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James E. Potzick

Mr. Potzick is a guest researcher in the Microsystems and Nanotechnology Division of the Physical Measurement Laboratory (PML) at the National Institute of Standards and Technology (NIST). He has been involved in the accurate measurement of various physical quantities at NIST for over 20 years. Currently, Mr. Potzick is the Project Leader for Optical Dimensional Metrology in the Nanoscale Metrology Group. Prior to this, he developed improved methods for measuring the mass flowrate of gases, gas temperature, humidity, and dynamic forces.

Mr. Potzick is the author of over 78 technical publications in the fields of fluids, mechanics, electronics, acoustics, dimensional metrology, and theory of measurement, and owner of three patents. He is responsible for the production and integrity of the NIST photomask linewidth standards SRM 475, 476, 473, and 2059, and conceived and built the first Stewart Platform metrology microscope. He received the Best Paper Award at the 1997 Measurement Science Conference, the Dept of Commerce Bronze Medal in 1999, and the Dept of Commerce Silver Medal in 2006.

He has an M.S. degree in Physics, is active on SEMI Standards committees, and is a member of SPIE (Society of Photo-optical Engineers), and the BACUS photomask working group.

NIST Standard Reference Material SRM 2800 Microscope Magnification Standard


This SRM is intended to be used for the calibration of reticles for optical or other microscopes at the user's desired magnification. It contains a pitch pattern consisting of a single array of lines with spacings ranging from 1 µm to 1 cm. This line scale is located in the center of a quartz microscope slide and consists of a lithographically produced chrome pattern. The SRM may be used in either the transmission or reflection mode. Calibration is traceable to the meter through NIST Line Scale Interferometer.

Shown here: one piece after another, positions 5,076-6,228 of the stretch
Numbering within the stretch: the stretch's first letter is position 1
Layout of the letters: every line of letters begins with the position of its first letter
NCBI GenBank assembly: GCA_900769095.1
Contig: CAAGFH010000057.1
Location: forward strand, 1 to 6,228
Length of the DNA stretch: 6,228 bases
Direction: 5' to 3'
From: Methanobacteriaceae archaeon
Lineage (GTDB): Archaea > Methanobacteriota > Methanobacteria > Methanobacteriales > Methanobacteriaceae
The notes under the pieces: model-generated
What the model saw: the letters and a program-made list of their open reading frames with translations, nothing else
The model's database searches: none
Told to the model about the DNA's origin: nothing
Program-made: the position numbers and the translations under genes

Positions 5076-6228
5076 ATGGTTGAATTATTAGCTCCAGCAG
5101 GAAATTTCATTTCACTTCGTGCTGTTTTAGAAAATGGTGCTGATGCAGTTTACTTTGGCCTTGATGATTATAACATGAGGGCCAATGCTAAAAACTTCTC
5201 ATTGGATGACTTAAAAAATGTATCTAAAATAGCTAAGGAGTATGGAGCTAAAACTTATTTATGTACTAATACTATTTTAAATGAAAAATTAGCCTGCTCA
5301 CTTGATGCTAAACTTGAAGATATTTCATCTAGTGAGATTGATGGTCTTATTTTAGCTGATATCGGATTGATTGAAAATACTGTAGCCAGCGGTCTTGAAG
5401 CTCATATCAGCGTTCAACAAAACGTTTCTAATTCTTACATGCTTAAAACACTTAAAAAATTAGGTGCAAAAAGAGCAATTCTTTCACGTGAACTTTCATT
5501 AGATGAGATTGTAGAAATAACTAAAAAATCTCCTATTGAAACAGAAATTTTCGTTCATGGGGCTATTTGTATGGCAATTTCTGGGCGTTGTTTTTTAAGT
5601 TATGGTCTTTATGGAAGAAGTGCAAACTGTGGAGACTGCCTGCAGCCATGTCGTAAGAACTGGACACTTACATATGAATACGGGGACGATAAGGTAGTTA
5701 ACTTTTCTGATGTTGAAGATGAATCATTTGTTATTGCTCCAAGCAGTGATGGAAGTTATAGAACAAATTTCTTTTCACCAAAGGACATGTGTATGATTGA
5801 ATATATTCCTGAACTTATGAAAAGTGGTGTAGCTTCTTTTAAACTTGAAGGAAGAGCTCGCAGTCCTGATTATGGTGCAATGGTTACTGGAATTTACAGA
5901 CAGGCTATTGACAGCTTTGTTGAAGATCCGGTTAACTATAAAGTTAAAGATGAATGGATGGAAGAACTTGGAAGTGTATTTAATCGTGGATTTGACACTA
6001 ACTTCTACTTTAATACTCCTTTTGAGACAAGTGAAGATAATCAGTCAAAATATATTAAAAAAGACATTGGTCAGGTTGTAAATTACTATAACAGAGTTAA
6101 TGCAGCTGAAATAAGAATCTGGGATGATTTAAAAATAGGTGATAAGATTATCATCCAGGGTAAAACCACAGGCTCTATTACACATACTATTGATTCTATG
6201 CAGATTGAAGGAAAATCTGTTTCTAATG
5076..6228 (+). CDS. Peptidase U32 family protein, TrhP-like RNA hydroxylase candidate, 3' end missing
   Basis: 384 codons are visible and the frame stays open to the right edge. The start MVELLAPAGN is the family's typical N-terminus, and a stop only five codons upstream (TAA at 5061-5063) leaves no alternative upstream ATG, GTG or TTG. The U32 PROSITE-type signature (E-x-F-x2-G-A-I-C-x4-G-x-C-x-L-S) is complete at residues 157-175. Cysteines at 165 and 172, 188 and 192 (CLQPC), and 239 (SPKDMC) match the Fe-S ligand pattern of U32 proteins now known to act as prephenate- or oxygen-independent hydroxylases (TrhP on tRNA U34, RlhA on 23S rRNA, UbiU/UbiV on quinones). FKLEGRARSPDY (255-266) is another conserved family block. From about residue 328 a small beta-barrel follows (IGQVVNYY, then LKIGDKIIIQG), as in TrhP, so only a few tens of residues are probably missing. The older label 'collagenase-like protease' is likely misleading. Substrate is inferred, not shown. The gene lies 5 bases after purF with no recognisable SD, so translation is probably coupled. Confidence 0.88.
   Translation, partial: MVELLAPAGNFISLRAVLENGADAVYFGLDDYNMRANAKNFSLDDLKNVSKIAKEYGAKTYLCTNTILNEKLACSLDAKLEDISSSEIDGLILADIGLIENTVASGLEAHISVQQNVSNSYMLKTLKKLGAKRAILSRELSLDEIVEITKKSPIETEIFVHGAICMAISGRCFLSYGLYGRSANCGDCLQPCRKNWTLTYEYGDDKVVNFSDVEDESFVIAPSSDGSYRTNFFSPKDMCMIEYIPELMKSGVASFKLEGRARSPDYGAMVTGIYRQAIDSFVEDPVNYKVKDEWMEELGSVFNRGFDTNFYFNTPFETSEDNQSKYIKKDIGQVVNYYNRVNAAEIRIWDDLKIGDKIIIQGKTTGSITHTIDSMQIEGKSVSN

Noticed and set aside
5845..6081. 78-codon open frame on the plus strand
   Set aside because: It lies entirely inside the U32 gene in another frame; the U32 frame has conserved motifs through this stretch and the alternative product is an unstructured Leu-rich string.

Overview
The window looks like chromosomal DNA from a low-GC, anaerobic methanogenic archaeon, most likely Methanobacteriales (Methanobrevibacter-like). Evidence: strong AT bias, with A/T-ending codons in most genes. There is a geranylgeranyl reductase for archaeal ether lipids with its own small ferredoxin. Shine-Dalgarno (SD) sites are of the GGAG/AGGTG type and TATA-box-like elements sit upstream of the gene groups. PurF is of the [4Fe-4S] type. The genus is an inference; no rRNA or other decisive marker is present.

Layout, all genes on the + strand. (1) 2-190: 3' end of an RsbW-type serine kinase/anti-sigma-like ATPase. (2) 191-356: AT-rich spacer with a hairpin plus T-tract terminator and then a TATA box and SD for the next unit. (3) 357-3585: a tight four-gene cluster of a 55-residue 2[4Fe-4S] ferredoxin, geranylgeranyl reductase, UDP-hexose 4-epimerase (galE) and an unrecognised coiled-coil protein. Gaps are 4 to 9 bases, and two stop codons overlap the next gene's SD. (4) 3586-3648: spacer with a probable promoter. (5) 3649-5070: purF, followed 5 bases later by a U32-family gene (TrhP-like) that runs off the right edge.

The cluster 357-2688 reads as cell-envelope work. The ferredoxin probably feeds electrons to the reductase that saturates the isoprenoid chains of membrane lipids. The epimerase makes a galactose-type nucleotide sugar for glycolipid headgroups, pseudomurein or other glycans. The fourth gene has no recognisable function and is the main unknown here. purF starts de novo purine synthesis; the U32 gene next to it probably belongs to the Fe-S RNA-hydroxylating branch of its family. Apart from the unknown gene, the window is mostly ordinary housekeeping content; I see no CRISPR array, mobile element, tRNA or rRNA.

NIST Standard Reference Material 2059 Photomask Linewidth Standard


This SRM was developed for use in calibrating optical microscopes used to measure linewidths on photomasks. Linewidth ISO uncertainties are about 20 nm and pitch uncertainties are about 10 nm.

NIST UV Scanning Microscope


These SRMs are calibrated in transmitted ultraviolet light with this innovative microscope.


TSOM Method for Semiconductor Metrology

Ravikiran Attota, Ronald G. Dixson, John A. Kramar, James E. Potzick, Andras Vladar, Benjamin D. Bunday, Erik Novak, Andrew C. Rudack
Through-focus scanning optical microscopy (TSOM) is a new metrology method that achieves 3D nanoscale measurement resolution using conventional optical

Results of an international photomask linewidth comparison of NIST and PTB

Bernd Bodermann, Detleff Bergmann, Egbert Buhr, Wolfgang Haebler-Grohne, Harald Bosse, James E. Potzick, Ronald G. Dixson, Richard Quintanilha, Michael T. Stocker, Andras Vladar, Ndubuisi G. Orji
In preparation of the international Nano1 linewidth comparison on photomasks between 9 national metrology institutes, NIST and PTB have started a bilateral

Photomask metrology using a 193 nm scatterfield microscope

Richard Quintanilha, Bryan M. Barnes, Martin Y. Sohn, Lowell P. Howard, Richard M. Silver, James E. Potzick, Michael T. Stocker
The current photomask linewidth Standard Reference Material (SRM) supplied by the National Institute of Standards and Technology (NIST), SRM 2059, is the fifth

Comparison of Measurement Techniques for Linewidth Metrology on Advanced Photomasks

Stewart Smith, Andreas Tsiamis, Martin McCallum, Andrew Hourd, J Stevenson, Anthony Walton, Ronald G. Dixson, Richard A. Allen, James E. Potzick, Michael W. Cresswell, Ndubuisi G. Orji
This paper compares electrical, optical, and atomic force microscope (AFM) measurements of critical dimension (CD)made on a chrome on quartz photomask. Test
Created May 23, 2019, Updated June 9, 2020